Tom made quick progress over the easy ground, placing the odd runner, and soon ran out the full length of the rope a few metres above the col between Ag. Argarot and Ag. Tchihatcheff. When I joined him at the belay a short time later I was pleased to find a cairn marking the col, and on closer inspection a gully on the west side, although hugged by snow, appeared to be a safer descent. Unfortunately, as we’d decided to go light we’d left one rucksack at the bottom, and so would have to down climb the same route to retrieve it.
We debated the route again, with the options being to either attempt a gully directly above us that would the ridge whilst being more technical or to scout out the western side for an easier line. Unwilling to commit to the direct gully, I belayed Tom around the col and onto the west flank before taking over the lead myself. The rock was loose and broken, but larger than it had been before and the angle wasn’t steep. Some of the larger blocks provided excellent opportunities for nut and hex placements, boosting my confidence and allowing me to get on with the climbing. I ran out about 35 metres of the rope before setting up a belay. Three lakes far below me sparkled in the sunshine and looking across the valley I used the summit of Aragüels as a benchmark, and realised for the first time that our desired summit might be above the 3000m mark.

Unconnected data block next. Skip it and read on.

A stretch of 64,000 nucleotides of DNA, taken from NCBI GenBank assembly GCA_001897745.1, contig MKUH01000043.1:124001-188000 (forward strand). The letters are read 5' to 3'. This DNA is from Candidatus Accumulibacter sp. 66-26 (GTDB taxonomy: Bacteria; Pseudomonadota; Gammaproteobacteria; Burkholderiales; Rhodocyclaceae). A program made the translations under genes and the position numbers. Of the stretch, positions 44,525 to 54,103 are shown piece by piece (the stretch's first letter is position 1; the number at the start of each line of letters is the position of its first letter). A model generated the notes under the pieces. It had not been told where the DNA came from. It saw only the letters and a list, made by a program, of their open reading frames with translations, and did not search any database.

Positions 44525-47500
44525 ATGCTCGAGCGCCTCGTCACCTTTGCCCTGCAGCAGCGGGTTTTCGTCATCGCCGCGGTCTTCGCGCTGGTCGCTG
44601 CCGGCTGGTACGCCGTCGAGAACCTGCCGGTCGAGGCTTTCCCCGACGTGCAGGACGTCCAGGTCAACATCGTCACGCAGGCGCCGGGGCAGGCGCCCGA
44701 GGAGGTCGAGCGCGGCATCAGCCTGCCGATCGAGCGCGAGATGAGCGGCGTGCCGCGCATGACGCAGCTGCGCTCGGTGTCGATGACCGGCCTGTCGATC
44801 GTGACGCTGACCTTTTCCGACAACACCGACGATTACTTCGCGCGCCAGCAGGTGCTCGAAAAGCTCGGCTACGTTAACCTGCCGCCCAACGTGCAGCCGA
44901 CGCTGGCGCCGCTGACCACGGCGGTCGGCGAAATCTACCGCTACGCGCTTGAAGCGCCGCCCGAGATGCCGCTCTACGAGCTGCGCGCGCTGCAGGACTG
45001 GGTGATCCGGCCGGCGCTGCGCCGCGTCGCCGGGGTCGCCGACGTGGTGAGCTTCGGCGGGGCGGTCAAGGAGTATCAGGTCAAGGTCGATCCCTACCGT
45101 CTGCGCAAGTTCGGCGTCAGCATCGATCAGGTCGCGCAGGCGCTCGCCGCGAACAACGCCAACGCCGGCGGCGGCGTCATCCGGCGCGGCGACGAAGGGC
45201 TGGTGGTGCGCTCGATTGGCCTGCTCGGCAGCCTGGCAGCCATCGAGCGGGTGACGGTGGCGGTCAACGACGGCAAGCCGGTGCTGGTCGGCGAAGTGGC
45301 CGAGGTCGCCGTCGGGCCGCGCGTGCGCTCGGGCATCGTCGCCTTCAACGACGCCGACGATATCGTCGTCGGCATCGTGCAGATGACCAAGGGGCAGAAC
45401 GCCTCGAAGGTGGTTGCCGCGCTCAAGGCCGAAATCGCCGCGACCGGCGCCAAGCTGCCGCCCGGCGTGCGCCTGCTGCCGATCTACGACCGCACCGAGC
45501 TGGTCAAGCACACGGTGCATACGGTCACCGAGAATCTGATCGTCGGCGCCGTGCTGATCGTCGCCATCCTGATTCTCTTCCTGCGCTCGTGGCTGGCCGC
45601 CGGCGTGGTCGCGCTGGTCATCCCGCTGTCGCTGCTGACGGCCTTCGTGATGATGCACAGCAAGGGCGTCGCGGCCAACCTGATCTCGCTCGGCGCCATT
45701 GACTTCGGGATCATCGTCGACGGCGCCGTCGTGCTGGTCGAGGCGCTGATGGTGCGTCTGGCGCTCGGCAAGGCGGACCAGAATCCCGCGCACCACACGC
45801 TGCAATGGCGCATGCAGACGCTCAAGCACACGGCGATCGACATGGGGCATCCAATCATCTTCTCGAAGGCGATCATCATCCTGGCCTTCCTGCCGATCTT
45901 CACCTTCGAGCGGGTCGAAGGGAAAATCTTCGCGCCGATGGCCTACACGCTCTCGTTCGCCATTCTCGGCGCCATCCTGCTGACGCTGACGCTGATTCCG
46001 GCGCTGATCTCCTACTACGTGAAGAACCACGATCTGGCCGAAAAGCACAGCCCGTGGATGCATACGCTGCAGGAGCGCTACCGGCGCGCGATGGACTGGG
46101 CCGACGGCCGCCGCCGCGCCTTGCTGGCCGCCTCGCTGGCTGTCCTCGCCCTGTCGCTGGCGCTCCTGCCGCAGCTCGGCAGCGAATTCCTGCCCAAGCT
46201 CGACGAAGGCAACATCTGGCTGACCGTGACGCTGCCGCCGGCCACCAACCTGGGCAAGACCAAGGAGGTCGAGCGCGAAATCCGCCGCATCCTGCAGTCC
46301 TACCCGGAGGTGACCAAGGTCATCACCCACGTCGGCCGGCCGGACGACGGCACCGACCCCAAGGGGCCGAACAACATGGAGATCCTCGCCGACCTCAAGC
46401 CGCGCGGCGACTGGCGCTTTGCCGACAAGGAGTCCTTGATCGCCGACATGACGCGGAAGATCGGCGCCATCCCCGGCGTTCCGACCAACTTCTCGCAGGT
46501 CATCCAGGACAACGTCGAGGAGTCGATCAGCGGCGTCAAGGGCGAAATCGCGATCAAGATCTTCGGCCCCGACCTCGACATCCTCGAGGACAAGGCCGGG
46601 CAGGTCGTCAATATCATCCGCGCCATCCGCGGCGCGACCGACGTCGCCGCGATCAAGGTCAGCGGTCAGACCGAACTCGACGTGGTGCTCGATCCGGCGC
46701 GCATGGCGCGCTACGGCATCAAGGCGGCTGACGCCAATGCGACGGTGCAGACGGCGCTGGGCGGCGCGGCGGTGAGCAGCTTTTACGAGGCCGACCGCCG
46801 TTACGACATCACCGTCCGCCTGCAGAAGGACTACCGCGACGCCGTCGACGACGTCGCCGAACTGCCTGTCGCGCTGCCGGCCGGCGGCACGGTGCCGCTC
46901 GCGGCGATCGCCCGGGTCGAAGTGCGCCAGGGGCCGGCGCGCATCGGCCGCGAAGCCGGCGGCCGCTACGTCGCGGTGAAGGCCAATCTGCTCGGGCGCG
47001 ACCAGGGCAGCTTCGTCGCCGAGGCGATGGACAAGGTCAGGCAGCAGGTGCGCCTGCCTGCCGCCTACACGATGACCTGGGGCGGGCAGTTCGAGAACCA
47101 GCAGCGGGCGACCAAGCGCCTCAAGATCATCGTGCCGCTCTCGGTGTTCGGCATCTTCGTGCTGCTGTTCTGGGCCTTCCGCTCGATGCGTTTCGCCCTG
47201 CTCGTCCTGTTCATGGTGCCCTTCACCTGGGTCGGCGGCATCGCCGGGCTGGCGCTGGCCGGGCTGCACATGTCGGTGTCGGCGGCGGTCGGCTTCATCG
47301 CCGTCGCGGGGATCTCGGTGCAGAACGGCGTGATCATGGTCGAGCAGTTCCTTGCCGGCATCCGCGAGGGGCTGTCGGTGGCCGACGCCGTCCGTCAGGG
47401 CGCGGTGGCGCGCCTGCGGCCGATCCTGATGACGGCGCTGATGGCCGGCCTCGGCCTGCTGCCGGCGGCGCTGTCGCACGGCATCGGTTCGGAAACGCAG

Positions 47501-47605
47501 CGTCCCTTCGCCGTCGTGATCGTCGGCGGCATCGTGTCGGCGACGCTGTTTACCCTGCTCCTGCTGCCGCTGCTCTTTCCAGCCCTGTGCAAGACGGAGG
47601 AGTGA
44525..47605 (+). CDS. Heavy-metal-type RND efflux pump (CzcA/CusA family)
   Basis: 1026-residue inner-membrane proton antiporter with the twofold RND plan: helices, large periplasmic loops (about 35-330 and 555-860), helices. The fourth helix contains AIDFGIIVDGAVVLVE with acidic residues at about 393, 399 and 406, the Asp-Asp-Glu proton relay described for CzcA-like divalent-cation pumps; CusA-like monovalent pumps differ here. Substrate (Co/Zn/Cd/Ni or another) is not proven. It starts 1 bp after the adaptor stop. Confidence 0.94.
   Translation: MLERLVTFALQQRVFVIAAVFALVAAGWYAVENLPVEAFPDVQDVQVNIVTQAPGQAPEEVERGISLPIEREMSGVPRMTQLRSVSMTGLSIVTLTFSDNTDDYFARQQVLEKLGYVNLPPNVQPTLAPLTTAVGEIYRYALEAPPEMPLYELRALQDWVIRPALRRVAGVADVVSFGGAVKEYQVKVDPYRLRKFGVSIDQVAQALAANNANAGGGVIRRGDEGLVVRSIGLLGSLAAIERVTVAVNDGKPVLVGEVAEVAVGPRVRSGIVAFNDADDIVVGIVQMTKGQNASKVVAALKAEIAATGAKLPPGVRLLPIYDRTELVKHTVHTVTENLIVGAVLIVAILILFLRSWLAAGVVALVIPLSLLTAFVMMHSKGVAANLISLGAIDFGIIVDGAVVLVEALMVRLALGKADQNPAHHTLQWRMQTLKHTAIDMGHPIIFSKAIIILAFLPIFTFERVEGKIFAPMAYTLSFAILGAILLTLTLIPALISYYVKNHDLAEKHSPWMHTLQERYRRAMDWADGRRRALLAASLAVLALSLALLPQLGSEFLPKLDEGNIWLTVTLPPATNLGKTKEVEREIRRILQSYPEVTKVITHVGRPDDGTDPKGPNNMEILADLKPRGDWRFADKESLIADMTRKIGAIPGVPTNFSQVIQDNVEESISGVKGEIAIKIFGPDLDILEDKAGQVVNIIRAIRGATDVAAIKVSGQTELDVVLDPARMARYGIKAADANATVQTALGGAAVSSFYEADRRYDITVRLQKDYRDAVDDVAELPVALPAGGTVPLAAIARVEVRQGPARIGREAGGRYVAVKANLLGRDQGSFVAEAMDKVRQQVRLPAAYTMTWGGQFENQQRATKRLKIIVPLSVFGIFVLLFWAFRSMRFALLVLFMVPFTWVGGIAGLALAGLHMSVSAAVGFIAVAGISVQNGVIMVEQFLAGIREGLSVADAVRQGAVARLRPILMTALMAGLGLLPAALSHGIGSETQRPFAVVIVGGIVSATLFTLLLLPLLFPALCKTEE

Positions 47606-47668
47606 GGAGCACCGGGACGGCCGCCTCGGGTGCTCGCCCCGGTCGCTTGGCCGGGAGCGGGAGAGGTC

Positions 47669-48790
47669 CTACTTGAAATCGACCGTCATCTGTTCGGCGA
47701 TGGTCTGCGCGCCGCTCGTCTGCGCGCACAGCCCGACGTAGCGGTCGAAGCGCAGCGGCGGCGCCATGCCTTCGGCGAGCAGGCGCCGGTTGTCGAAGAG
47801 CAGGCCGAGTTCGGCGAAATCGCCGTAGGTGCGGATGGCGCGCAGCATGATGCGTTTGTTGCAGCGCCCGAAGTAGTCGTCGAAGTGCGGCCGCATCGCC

DescentThe day was getting on and we still had the descent to do. We knew this would be more challenging as it required down climbing to the col, and then back to the cave before we could abseil down onto the scree field below.
The descent to the col was straight forward and uncomplicated as we could place plenty of secure protection. Tom went first while still on a fixed belay, and placed the runners on the trickier moves has he went. I then followed down climbing and cleaning the route. It took around an hour to regain the col, some 65m below.
The next pitch to the cave 50m below proved more difficult due to the poor quality of rock, and Tom once again set off first to place the runners. Finding the best route down was an interesting experience, and required a traverse that committed us each in turn to the climb. This was the pitch were we couldn’t afford to go wrong. Careful climbing however saw us both safely down to the cave. From here we abseiled down the last 25m, and began the 1000m descent back to the refuge.
ReflectionOn reaching the hut I was pleased to discover that we had in fact climbed a 3000m peak, which was important to me as it was my 20th peak over that height in the past two years.
Overall I felt that we’d handled ourselves very well. We’d been flexible about our objectives, had been open to all possibilities- importantly the possibility of turning back. We worked well together as a team; our climbs at Sa Gubia in Mallorca had helped to speed up our change over time between pitches and we both knew what jobs to do to keep busy and efficient. Pride and egos had also stayed out of the equation, as we’d both been happy to veto lines that we weren’t individually happy with.
The climbing itself had been easy on the whole, and even the last pitch of down climbing hadn’t felt over committing. We both learnt plenty, and it was satisfying to see what was within our reach. Vitally, we’ve learnt from the whole experience. Our alpine rack was sufficient, but it was a blow when we lost a nut to an unyielding crack. The rope as well should have been better- a compromise perhaps that even students shouldn’t pay. Overall, I was incredibly happy with the day and it made for an excellent finish to a brilliant three weeks.